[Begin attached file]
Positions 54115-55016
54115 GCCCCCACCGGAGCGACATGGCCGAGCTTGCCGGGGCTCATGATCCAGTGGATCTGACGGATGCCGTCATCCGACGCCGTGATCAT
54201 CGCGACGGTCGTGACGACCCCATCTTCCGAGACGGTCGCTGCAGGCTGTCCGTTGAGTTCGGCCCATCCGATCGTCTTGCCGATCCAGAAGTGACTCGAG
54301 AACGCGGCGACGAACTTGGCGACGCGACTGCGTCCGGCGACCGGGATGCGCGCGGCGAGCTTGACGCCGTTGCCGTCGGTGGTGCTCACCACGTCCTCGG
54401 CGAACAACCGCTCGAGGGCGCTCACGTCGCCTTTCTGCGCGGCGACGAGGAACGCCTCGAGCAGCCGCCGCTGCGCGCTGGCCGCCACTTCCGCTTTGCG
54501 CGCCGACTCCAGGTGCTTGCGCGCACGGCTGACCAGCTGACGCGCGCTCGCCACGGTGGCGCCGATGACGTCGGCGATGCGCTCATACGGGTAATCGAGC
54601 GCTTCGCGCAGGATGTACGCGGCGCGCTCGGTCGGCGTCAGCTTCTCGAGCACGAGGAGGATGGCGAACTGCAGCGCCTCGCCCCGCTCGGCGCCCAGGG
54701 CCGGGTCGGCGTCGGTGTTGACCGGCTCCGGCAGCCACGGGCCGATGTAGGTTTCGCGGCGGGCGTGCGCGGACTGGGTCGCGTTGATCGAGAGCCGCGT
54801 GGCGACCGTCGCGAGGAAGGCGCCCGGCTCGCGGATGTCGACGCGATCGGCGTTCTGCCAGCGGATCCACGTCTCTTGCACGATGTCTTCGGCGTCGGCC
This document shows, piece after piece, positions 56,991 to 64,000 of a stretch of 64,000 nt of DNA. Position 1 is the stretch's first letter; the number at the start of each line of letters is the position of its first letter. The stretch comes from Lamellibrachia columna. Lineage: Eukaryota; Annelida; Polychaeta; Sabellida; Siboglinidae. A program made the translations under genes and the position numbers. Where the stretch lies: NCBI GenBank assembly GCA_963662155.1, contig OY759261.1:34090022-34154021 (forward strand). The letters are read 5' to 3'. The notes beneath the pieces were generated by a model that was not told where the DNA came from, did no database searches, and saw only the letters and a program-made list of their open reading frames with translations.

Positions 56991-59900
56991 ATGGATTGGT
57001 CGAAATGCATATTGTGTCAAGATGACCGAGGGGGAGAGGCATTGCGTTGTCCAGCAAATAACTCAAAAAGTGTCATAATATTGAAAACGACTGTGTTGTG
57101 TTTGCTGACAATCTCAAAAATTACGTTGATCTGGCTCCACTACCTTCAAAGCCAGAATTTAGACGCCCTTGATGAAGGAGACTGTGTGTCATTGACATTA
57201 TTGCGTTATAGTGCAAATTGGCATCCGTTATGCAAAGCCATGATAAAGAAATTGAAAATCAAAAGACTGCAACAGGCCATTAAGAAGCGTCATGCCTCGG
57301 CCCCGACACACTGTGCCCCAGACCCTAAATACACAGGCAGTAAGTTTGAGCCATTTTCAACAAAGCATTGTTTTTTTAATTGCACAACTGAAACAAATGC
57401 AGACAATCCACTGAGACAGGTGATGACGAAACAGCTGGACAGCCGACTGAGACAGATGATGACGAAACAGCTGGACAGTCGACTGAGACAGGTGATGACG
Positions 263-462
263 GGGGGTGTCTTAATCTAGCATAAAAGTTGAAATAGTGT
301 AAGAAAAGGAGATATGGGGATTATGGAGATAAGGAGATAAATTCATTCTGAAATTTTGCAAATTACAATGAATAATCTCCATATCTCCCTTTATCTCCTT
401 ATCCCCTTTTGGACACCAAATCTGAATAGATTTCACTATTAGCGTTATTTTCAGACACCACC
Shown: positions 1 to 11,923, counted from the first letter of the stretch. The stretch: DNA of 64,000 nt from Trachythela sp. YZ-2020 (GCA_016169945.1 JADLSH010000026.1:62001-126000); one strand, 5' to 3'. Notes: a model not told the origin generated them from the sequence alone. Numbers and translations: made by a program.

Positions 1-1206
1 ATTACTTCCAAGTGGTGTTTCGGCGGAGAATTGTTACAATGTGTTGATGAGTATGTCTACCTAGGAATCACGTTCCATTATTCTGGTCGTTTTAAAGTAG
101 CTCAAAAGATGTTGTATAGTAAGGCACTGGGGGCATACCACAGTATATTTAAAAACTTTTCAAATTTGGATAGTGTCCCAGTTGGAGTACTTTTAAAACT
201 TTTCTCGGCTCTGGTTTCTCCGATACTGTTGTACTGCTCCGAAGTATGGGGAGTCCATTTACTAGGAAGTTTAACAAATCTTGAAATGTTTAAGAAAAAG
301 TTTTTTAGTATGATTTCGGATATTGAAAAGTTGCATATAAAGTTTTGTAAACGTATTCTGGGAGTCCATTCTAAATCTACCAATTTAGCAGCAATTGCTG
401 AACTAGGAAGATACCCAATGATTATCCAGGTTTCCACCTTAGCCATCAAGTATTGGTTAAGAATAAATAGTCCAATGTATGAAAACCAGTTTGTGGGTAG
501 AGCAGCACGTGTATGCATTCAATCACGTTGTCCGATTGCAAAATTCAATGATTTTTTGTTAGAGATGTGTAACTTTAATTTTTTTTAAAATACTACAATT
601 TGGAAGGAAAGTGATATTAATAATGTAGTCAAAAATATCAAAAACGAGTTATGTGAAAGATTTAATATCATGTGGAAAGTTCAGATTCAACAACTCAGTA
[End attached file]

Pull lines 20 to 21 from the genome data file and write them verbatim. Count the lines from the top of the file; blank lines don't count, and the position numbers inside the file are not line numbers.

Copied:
301 AAGAAAAGGAGATATGGGGATTATGGAGATAAGGAGATAAATTCATTCTGAAATTTTGCAAATTACAATGAATAATCTCCATATCTCCCTTTATCTCCTT
401 ATCCCCTTTTGGACACCAAATCTGAATAGATTTCACTATTAGCGTTATTTTCAGACACCACC